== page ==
What's Carer's Allowance, and Do I Qualify for It?

Carer's Allowance is a benefit you get if you're looking after someone who can't  take care of  themselves properly. You don't need to be related to the person you're caring for. If you're giving up a chunk of your daily life to make someone else's worth living, you could be eligible.

Generally, it takes about 35 hours of caring duties a week to qualify. Keep in mind that claiming Carer's Allowance for looking after someone might affect the benefits they get. If the government's paying you for someone's care, they might cut what they're paying them.

What If I'm Not the Only Person Looking After Someone?

Only one carer can claim Carer's Allowance for a single person. If you're splitting the duties, you'll have to sort out who gets the benefit between yourselves. Also, if you're looking after more than one person, you can only claim the benefit for one of them.

What Else Does It Take to Qualify for Carer's Allowance?

In addition to spending at least 35 hours on caring duties, there are a few other boxes to tick before you qualify. The main one is that the person you're caring for actually needs the help you're giving them. That means they have to be eligible for  the Personal Independence Payment or a similar benefit. On top of that, you also need to be earning no more than £110 per week.

If you're getting other benefits yourself, you might qualify but still not get the actual money for it. If your benefits stack up to £62.10 or more a week, you won't get the allowance. However, it might still be worth claiming. Depending on your circumstances, you might get a boost to your other benefits or a drop in your Council Tax.

What Do I Do If Things Change?

Any time something changes that might affect your Carer's Allowance, you need to tell the government straight away. Maybe the person your caring for goes went into hospital, or the hours you're spending with them temporarily dropped. Whatever changed, you have to report it.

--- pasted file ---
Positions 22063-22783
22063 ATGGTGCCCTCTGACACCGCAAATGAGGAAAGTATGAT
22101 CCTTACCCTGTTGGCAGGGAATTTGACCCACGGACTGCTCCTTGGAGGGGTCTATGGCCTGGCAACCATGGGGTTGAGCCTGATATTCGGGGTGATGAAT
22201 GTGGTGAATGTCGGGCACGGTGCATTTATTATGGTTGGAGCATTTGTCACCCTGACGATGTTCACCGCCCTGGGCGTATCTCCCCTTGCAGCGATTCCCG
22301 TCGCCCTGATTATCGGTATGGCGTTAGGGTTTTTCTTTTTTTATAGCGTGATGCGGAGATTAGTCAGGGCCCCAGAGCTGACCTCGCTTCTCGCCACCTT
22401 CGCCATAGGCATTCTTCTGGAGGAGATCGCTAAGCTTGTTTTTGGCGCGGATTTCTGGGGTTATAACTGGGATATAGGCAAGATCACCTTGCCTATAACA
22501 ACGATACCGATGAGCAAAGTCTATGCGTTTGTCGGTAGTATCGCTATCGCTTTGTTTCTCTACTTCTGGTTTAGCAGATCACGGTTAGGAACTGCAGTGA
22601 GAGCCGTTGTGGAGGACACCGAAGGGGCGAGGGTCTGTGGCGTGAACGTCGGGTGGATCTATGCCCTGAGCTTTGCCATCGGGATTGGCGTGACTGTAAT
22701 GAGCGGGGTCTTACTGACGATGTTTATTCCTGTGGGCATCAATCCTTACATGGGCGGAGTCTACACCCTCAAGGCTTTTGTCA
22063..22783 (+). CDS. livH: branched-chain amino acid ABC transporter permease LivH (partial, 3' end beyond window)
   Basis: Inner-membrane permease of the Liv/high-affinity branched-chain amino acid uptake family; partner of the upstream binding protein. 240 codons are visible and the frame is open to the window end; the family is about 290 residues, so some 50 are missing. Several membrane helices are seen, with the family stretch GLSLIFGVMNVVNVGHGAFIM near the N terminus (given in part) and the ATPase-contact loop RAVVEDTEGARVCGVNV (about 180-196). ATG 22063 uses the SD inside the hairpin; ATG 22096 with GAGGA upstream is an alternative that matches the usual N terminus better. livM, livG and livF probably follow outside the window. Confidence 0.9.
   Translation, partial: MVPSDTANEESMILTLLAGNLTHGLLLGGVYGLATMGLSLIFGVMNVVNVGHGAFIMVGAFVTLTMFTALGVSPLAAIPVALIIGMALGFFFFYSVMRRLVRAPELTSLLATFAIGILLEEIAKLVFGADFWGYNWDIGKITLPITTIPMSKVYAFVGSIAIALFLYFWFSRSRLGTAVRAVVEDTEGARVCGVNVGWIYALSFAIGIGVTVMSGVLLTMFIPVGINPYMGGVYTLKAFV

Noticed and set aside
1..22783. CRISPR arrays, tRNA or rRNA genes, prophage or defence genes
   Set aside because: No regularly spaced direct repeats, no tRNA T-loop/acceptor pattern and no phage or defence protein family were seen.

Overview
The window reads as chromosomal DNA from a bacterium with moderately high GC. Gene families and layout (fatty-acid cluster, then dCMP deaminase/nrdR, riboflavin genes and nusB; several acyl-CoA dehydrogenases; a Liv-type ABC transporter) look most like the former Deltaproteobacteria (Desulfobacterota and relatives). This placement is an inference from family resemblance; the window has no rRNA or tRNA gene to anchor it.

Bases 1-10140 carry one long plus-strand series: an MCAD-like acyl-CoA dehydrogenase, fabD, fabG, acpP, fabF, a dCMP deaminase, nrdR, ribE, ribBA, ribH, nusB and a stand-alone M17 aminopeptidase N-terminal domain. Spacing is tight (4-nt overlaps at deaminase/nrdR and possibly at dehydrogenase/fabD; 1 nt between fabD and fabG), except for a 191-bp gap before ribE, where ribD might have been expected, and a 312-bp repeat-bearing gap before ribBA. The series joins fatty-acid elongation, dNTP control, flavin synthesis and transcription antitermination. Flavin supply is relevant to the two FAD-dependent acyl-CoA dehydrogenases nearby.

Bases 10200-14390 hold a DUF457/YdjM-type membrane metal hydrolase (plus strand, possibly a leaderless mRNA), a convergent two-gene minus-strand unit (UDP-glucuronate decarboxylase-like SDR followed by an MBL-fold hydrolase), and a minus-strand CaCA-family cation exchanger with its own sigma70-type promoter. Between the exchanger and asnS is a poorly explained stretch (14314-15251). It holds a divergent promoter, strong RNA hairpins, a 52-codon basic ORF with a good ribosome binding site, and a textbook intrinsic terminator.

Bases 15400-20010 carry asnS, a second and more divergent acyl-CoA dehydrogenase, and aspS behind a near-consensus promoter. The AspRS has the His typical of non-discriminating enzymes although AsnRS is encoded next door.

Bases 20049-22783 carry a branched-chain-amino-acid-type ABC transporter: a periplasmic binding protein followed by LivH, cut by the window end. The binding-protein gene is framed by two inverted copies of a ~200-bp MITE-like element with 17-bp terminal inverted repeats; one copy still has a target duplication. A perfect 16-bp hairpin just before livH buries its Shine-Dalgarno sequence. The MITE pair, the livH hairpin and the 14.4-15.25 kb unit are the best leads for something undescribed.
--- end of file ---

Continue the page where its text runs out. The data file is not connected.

What's the Difference Between Carer's Allowance and Carer’s Credit?

Carer's Credit is a way of keeping your National Insurance payments going when you're giving up time to be a carer. You generally get it automatically when you're claiming Carer's Allowance. In fact, you can sometimes get Carer's Credit even when you don't qualify for Carer's Allowance.

The rules can be tricky to grasp, but if you're a RIFT client then you'll have peace of mind that all this is taken care of within your claim or self assessment submission.

Will I Have to File a Self Assessment Tax Return?

Even if you're a full-time carer with no other job, you may still have to pay tax. If you've got taxable income, which includes things like Carer's Allowance, it all counts toward your normal Personal Allowance. If you're making more than your allowance, then you'll be paying tax.

How you pay will depend on your circumstances. If you've got income that's already being taxed PAYE, you might be able to pay through your tax code. Otherwise, you'll probably need to register for Self Assessment and file a yearly tax return.

Can I get Help Understanding or Handling This?

Yes! If you're confused or worried about your self assessment tax situation, talk to RIFT. We're the UK's top experts in fixing tax troubles. Just phone or email to find out what we can do for you.